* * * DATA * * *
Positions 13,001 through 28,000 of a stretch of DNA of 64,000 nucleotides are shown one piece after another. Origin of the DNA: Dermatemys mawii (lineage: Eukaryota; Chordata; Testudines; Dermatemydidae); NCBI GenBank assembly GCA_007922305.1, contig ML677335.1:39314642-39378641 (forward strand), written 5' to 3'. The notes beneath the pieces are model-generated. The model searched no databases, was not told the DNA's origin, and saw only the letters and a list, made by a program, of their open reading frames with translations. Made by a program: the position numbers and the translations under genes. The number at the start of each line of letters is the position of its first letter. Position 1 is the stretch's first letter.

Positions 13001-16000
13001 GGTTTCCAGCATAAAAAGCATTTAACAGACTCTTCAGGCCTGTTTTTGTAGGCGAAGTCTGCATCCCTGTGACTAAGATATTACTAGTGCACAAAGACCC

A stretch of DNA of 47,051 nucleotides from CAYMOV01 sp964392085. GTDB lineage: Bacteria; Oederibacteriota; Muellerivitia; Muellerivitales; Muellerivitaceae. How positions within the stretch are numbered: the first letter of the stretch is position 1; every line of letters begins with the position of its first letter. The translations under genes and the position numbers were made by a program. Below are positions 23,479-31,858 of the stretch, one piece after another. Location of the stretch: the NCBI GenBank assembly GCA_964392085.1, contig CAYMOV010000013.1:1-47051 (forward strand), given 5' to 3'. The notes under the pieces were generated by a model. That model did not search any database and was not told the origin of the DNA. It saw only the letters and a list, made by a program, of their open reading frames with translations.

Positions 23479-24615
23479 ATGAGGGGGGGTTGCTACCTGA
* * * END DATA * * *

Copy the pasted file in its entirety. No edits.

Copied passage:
Positions 13,001 through 28,000 of a stretch of DNA of 64,000 nucleotides are shown one piece after another. Origin of the DNA: Dermatemys mawii (lineage: Eukaryota; Chordata; Testudines; Dermatemydidae); NCBI GenBank assembly GCA_007922305.1, contig ML677335.1:39314642-39378641 (forward strand), written 5' to 3'. The notes beneath the pieces are model-generated. The model searched no databases, was not told the DNA's origin, and saw only the letters and a list, made by a program, of their open reading frames with translations. Made by a program: the position numbers and the translations under genes. The number at the start of each line of letters is the position of its first letter. Position 1 is the stretch's first letter.

Positions 13001-16000
13001 GGTTTCCAGCATAAAAAGCATTTAACAGACTCTTCAGGCCTGTTTTTGTAGGCGAAGTCTGCATCCCTGTGACTAAGATATTACTAGTGCACAAAGACCC

A stretch of DNA of 47,051 nucleotides from CAYMOV01 sp964392085. GTDB lineage: Bacteria; Oederibacteriota; Muellerivitia; Muellerivitales; Muellerivitaceae. How positions within the stretch are numbered: the first letter of the stretch is position 1; every line of letters begins with the position of its first letter. The translations under genes and the position numbers were made by a program. Below are positions 23,479-31,858 of the stretch, one piece after another. Location of the stretch: the NCBI GenBank assembly GCA_964392085.1, contig CAYMOV010000013.1:1-47051 (forward strand), given 5' to 3'. The notes under the pieces were generated by a model. That model did not search any database and was not told the origin of the DNA. It saw only the letters and a list, made by a program, of their open reading frames with translations.

Positions 23479-24615
23479 ATGAGGGGGGGTTGCTACCTGA